Existing and newly emerging viruses present a significant threat to human health. As such there is an ongoing need for well-trained scientists who can help meet the scientific and public health challenges posed by viral infections. To address this need, this renewal application for the UNC predoctoral Virology Training Program, which has a long track record of success in training young virologists, requests support for 6 training slots per year. The UNC Virology Training Program consists of 22 faculty members whose research focuses on a diverse set of viruses. Together the UNC virology faculty provide cutting edge virology training in viral pathogenesis, virus-host interactions, model systems, complex trait genetics of virus susceptibility, vaccine development, carcinogenic mechanisms, gene therapy vector development, as well as exciting opportunities for translational research on a number of important human pathogens. Our Program provides our students with laboratory-based training in state of the art virology techniques coupled with training that develops critical thinking skills and effective scientific communication. Our goal is to develop our trainees into well-rounded scientists that are well positioned to successfully pursue scientific careers in virology related research. To achieve these goals, our students receive one to two years of support from the Training Grant during years 3-5 of their training. Our students take part in three one semester courses covering molecular virology, viral pathogenesis, and a special topics course focused on student review of the virology literature and student presentations. Students routinely present their research at multiple in house seminar series, and also present their work at local, national, and international scientific meetings. We provide students with career development advice in the form of one on one meetings with the Program Directors, as well as career fairs and internship programs sponsored in partnership with the UNC Office of Graduate Education. In this renewal, we have expanded our student?s training in Responsible Conduct of Research (RCR), and provide new training in how to enhance Reproducibility and Rigor in virology related research. Our program has an outstanding track record of successfully training virologists, and our trainees routinely go on to perform postdoctoral training in top notch research laboratories and have long term success in academic, industry, and government research positions. The ongoing support for the UNC Virology Training Program will allow us to continue to train the next generation of outstanding virology researchers.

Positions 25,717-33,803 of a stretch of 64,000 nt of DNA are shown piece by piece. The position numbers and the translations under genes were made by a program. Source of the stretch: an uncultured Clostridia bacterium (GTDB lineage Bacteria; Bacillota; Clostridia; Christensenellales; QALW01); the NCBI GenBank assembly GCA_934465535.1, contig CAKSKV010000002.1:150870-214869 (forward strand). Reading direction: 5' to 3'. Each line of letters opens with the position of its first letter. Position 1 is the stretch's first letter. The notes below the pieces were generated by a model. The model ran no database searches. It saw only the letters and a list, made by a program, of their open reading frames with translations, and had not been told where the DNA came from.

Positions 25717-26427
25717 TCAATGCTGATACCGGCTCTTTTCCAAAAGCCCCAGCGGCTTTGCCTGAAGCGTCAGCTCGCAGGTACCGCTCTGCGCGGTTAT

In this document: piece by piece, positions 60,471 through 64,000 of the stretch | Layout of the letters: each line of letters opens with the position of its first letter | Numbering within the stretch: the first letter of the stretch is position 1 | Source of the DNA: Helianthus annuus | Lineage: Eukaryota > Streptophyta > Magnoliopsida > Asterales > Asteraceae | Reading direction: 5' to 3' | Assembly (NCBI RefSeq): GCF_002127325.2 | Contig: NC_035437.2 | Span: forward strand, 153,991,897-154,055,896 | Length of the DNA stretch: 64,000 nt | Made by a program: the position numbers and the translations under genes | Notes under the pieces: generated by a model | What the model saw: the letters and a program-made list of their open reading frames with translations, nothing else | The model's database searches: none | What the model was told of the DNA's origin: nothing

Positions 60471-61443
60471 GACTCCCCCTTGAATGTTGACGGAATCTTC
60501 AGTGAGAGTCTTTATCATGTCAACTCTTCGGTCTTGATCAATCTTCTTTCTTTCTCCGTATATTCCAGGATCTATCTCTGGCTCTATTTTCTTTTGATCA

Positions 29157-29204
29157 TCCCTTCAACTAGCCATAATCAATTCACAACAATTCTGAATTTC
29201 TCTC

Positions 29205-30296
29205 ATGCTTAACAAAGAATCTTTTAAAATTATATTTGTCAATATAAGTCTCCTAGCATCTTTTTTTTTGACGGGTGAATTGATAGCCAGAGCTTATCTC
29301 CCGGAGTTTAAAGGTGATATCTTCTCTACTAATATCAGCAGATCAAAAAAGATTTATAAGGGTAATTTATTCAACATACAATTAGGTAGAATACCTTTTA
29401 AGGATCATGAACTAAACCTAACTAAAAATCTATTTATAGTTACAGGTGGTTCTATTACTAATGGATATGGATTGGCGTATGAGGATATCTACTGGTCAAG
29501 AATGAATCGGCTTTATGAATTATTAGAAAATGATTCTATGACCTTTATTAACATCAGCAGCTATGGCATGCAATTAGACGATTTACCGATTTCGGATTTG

Public Health Relevance

Viruses represent a major ongoing threat to human health. Existing pathogens, including HIV, herpes viruses, influenza virus, and arboviruses, cause significant morbidity and mortality, while newly emerging and re-emerging viruses, such as Ebola virus and Zika virus pose new threats to human health. Therefore, it will be important to train the next generation of scientists to be able to study these viruses and develop vaccines, therapies and control strategies that will provide protection against these significant pathogens.

National Institute of Health (NIH)
National Institute of Allergy and Infectious Diseases (NIAID)
Institutional National Research Service Award (T32)
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Microbiology and Infectious Diseases B Subcommittee (MID)
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Coomes, Stephanie
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University of North Carolina Chapel Hill
Schools of Medicine
Chapel Hill
United States
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